About Us

About Us


The Board of Directors of the Port Perry Agricultural Society and many additional volunteers organize and run the Port Perry Fair. The Society, first established in 1856, is a member of the Ontario Association of Agricultural Societies. This year we celebrate our 159th Anniversary.

We always welcome new Board Members and volunteers – a great way to get involved in your community and have fun! Contact secretaryppfair@powergate.ca on how to be a part of the Port Perry Fair or click on our Supporting the Fair page for additional information.


Fairs began as a place of fellowship, exhibition and trade. Ever since the invention of oxen and carts, or boats capable of carrying goods, market places have sprung up at agreed-upon places and times. Fairs were temporary things of a few days, and  had to deal with bad roads and bandits along the way. They could operate only under the protection of a strong war Lord or Count. (Indeed, that is where the word ‘county’ comes from.) The Count would extract a fair ‘fee’ from the participants for his protection. Fairs differed from carnivals and markets in that there was  major emphasis on exhibition and fellowship as well as trade. Carnivals were more apt to be theme ‘entertainment’. Many towns grew around the places where at first there were only periodic fairs, carnivals or markets.

Agricultural Fairs specialized in agricultural products and needs. There were only a few times during a year when the farmer was free enough from the demands of keeping livestock, or tending fields, to make the difficult trip along rustic tracks to a distant fair. People in the business of buying what the farms produced (and those selling ot farmers what they needed) would try to attend many fairs and brought with them enough comforts to entertain themselves and others to make attending the fairs both fun as well as profitable. Impromptu athletic contests and races would evolve into an evening of singing and dancing.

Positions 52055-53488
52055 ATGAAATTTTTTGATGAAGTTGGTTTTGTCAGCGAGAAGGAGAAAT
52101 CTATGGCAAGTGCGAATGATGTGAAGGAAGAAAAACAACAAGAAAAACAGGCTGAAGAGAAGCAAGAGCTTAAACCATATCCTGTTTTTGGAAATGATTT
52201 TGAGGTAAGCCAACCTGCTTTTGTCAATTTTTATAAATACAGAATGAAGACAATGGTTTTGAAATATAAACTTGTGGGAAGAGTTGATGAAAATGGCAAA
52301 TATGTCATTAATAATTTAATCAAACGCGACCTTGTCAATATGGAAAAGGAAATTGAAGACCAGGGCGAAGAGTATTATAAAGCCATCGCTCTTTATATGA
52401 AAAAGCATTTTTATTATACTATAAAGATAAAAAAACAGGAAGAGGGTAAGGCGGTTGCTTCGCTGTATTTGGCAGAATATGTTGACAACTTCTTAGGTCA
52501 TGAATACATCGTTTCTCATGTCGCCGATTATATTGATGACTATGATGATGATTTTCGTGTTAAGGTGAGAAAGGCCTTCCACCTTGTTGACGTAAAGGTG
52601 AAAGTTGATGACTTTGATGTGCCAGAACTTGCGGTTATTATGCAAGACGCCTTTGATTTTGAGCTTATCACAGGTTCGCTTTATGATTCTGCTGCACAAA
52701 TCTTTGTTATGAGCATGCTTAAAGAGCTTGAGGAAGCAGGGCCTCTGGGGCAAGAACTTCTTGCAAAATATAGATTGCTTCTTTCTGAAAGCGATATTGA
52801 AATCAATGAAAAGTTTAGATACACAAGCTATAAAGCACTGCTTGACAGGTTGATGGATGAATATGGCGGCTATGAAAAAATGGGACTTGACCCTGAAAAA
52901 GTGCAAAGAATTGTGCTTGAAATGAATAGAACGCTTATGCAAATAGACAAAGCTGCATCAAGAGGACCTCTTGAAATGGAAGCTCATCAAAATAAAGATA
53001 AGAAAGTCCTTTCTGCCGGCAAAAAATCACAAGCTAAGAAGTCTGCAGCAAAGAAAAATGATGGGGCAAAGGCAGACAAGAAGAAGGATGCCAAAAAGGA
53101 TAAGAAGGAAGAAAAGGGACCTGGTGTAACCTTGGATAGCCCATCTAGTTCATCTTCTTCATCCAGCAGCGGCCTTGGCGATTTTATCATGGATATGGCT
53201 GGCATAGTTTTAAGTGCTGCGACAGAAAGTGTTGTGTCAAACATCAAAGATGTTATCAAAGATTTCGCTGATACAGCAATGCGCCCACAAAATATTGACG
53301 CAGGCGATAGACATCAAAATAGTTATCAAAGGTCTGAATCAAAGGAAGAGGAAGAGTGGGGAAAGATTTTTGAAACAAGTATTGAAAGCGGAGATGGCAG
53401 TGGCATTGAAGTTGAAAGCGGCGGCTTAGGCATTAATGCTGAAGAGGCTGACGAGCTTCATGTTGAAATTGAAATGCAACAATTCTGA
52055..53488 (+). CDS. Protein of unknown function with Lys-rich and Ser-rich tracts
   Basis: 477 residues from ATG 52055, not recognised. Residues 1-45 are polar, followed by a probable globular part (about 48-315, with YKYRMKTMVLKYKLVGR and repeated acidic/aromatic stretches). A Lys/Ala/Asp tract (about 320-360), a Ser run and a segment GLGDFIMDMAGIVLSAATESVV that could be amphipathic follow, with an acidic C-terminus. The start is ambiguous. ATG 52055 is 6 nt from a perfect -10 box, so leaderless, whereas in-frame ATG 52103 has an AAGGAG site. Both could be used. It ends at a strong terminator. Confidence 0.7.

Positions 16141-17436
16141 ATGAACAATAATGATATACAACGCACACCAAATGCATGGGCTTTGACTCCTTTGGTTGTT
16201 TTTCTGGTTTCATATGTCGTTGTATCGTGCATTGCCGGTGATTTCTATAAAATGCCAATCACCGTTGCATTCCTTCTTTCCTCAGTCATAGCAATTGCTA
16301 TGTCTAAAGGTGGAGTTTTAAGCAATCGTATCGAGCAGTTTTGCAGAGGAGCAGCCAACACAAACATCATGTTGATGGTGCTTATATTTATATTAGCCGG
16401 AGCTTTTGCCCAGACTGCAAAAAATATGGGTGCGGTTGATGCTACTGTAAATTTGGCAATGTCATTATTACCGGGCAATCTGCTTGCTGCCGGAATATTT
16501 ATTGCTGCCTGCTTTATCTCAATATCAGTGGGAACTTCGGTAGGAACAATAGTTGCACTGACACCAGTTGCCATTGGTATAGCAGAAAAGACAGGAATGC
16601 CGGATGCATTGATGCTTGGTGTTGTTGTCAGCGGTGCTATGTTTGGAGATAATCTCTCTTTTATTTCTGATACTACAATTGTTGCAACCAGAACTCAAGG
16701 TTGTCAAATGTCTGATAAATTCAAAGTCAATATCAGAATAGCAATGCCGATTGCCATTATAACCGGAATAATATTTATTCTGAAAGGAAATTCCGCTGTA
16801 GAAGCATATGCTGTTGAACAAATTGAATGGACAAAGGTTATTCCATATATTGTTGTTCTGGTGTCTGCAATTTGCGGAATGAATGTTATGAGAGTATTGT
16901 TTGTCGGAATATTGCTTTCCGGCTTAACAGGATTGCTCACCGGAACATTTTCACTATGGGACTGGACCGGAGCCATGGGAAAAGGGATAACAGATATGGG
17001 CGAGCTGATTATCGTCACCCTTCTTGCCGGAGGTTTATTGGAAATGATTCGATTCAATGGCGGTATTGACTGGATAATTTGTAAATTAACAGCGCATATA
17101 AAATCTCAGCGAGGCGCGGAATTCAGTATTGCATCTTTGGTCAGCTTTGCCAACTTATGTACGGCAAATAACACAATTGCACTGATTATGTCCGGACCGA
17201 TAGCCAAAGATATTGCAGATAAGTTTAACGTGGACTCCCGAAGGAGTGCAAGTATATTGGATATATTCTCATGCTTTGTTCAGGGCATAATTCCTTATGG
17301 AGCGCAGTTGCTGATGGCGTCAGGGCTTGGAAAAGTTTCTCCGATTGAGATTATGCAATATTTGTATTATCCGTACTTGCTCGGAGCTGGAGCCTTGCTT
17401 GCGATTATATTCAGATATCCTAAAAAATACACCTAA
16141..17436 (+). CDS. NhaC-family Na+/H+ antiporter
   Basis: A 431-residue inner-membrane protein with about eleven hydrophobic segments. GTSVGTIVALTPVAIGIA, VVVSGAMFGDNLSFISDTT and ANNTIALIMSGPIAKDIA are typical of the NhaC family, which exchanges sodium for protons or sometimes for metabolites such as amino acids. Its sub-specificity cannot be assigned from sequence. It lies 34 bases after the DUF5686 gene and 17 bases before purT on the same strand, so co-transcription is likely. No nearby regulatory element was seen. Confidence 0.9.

At the turn of the century, a County would typically divide it’s agricultural areas into local regions of no more than 12 or 15 miles in diameter, which was about the distance a farmer could travel in a day to bring his produce. And so, originally there were many little Township Fairs. The Province of Ontario still has some 233 local fairs run by local Agricultural Societies.

For a list of all the fairs in our area (called District 4 with the Ontario Association of Agricultural Societies) go to Ontario Fairs website.


Our fair is a wonderful blend of traditional agricultural exhibits featuring competitions and many prizes. We provide beautiful fairgrounds in the heart of a small Ontario town with fun activities for the entire family. See our Events page for ideas on what you can see, do and exhibit.

The competitions are open to everyone, with age rules for some categories, so bring your beautiful vegetables, even if you are a ‘backyard farmer’.  Every year we publish the Fair Book with all of the classes for entry and potential prize money to be won, rules and entry forms.  Check out the Fair Book page for more information.

*Thank you to The Scugog Standard for use of their pictures on the website.